Although the United States made history on Nov. 4 by electing its first African-American president, supporters of California’s No on Proposition 8 (a ban on gay marriage) suggest that American prejudice and discrimination still run deep.

After the ban on gay marriage was passed, members of the gay community have come out in cities across the country to protest. (Meanwhile, gay marriages were legally passed in Connecticut last week.) They seek respect, dignity and their civil rights, which to them means the ability to marry who they love regardless of gender. Since the election results on the measure were released, members of the gay community are troubled by the fact that blacks and Latinos voted disproportionately against the measure. And the No on 8 supporters also “estimate that members of the Mormon Church gave more than $20 million to the effort to pass the measure, though that is difficult to confirm because records of campaign donations do not include religious affiliation.”

Pop + Politics caught up with No on Proposition 8 supporter Carlos Cabrera, 26, of San Francisco, Calif. Cabrera is a single gay man who is openly concerned about the future of gay marriage in California and across the nation. Although the measure passed on Nov. 4, Cabrera and others have spent their time protesting its passage at rallies, including one this past Saturday at San Francisco’s City Hall. He has also talked to numerous family members and friends about the issue.

There are several reasons why proponents of Prop 8 don’t want gay marriage or condone homosexuality. For some people, homosexuality goes against God and other religious beliefs. While religious groups continue to question whether homosexuality is genetic or if it is a chosen lifestyle, Cabrera says that he was born this way.

“I knew I was different from the time I was a little boy around five years old. I remember having dreams (non-sexual) about men, and feeling something about them. I couldn’t place a label on it until I was a teenager, and even then, only reluctantly. Growing up in a Catholic, Latino household I was very repressed growing up. We never talked about gays.  And whenever the topic was mentioned it was either quickly dismissed or my parents would ridicule them. As a result, when I was about 14 and knew for a fact that I was “gay” it was very traumatic for me, internally. I couldn’t face this reality, nor could I accept myself as gay until I was nearly 19. That was when I started college, and I met other gay people who showed me that the stereotypes that existed on television (i.e., extremely effeminate gay men who got AIDS and were rejected by their families) weren’t reflected in their lives. In fact, they all seemed “normal” to me by most societal standards; they just happened to be gay. Later on, I gained the courage to join my school’s LGBT (lesbian, gay, bisexual, and transgender/transsexual people) club, where I later became president and found it much more comfortable identifying openly as gay.”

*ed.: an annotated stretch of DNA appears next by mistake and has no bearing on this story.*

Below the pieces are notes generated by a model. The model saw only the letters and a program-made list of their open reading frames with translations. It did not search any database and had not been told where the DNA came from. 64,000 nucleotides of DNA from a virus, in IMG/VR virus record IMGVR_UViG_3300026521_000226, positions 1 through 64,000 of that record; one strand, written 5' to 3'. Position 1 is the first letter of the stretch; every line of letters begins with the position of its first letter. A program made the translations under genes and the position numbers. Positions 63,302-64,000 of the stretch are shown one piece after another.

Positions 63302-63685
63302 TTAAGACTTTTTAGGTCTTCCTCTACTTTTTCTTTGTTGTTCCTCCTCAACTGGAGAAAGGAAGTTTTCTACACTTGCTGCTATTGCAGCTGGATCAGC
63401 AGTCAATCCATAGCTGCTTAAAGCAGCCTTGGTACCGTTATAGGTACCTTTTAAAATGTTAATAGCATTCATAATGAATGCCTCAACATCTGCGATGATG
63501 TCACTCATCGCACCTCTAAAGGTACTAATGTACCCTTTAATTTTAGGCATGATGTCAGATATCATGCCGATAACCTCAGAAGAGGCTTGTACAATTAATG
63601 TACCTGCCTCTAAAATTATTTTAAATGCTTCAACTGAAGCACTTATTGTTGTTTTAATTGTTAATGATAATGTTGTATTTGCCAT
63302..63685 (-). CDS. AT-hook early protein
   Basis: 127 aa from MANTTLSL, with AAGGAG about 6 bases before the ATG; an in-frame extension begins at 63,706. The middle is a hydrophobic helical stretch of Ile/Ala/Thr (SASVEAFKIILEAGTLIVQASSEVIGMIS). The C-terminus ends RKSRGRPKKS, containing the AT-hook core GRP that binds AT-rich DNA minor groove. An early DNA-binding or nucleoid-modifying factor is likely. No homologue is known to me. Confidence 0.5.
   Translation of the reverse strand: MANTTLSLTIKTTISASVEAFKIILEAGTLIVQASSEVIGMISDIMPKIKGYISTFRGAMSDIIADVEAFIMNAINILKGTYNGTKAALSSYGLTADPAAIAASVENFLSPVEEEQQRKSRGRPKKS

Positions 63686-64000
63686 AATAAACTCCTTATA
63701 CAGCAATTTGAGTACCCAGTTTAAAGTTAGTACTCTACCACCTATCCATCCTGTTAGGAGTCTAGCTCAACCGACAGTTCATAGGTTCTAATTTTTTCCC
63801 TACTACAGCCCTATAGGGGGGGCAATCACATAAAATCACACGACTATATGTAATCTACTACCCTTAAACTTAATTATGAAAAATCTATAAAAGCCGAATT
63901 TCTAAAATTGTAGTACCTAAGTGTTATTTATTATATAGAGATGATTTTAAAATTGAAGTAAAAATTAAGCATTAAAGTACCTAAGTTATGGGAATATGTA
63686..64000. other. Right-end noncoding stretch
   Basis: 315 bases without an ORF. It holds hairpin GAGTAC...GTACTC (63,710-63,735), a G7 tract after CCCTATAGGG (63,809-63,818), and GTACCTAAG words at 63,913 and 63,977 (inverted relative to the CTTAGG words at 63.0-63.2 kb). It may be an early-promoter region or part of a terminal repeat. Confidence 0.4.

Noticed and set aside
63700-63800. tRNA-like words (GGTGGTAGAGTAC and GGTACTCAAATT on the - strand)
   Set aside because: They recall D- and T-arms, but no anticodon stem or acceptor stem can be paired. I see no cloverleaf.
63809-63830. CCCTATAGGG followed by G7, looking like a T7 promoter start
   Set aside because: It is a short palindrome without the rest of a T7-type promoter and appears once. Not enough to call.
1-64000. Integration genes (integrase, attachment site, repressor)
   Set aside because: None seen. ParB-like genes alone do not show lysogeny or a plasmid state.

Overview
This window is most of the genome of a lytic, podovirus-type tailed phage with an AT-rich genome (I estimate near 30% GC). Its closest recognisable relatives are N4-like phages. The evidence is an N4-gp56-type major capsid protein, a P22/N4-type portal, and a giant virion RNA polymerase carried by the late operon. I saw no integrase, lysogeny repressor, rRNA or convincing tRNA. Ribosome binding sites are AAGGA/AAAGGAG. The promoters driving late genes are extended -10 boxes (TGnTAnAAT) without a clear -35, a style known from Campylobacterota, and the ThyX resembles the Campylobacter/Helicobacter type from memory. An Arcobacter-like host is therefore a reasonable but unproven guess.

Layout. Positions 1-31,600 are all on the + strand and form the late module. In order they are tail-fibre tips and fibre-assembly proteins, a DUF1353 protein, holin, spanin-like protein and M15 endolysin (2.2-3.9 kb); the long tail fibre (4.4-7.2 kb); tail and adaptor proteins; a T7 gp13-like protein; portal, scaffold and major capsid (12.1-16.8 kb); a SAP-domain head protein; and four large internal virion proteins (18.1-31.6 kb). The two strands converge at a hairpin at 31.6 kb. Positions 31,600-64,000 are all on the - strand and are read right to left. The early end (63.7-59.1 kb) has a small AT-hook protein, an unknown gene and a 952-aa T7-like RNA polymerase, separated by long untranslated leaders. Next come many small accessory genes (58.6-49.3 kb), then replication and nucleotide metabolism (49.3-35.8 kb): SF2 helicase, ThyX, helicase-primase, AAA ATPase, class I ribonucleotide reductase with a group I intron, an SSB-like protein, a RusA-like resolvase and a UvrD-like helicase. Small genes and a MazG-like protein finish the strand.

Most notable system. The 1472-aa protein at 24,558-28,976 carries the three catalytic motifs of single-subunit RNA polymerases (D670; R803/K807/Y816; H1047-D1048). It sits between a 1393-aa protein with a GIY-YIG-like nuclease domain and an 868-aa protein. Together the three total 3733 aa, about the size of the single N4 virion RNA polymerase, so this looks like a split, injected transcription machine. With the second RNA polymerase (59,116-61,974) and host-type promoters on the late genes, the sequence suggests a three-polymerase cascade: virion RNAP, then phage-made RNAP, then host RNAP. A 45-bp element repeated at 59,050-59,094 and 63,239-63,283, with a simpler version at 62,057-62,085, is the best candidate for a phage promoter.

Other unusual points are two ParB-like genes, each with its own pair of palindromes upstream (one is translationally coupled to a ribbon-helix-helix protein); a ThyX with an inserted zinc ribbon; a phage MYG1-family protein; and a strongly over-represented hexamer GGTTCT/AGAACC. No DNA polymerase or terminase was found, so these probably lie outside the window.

P+P continued the conversation with Cabrera about his thoughts on Prop. 8.

Why is Prop 8 so important to you?
Well, it’s important to me because I believe that everyone should have the right to marry the person that they love. It’s an issue of civil equity, not of privilege. And the passage of Proposition 8 saddened me because it’s discriminatory against a certain group of people who are doing nothing wrong. Moreover, it troubles me that Prop 8 was such a “wedge” issue for the religious right. Their adamant support for the measure imposes their religious beliefs on others, which I think is just plain wrong and offensive.


President-Elect Barack Obama’s Victory Speech – “Change has come to America”

Just in case you missed President-Elect Barack Obama’s victory speech given on Tuesday, Nov. 4th, here it is. (Or if you are like me and want to hear it again and again.) It is as inspiring 3 days later as it was on the day it was given. America will never forget these words and this historic day.


The Caramel Bella

Election 08: How Race Sways the Vote in New Orleans

Obama-Biden sign at Vaughan’s Lounge located in Bywater neighborhood – in the 2nd Congressional District

With less than a week before the election, the latest polls and projected electoral counts show that Democratic Presidential candidate Barack Obama is leading Republican John McCain. If Obama wins, many will claim he was able to transcend race and reach the hearts and minds of the American electorate.

However, in other parts of the country, especially New Orleans, race is still partially or fully the voting decision-maker.

“White people will never vote for a black person in Louisiana,” said William Everette, Political Science Lecturer at Xavier University of Louisiana, a Historically Black College & University (HBCU). “We talk about the same thing with the Obama election.”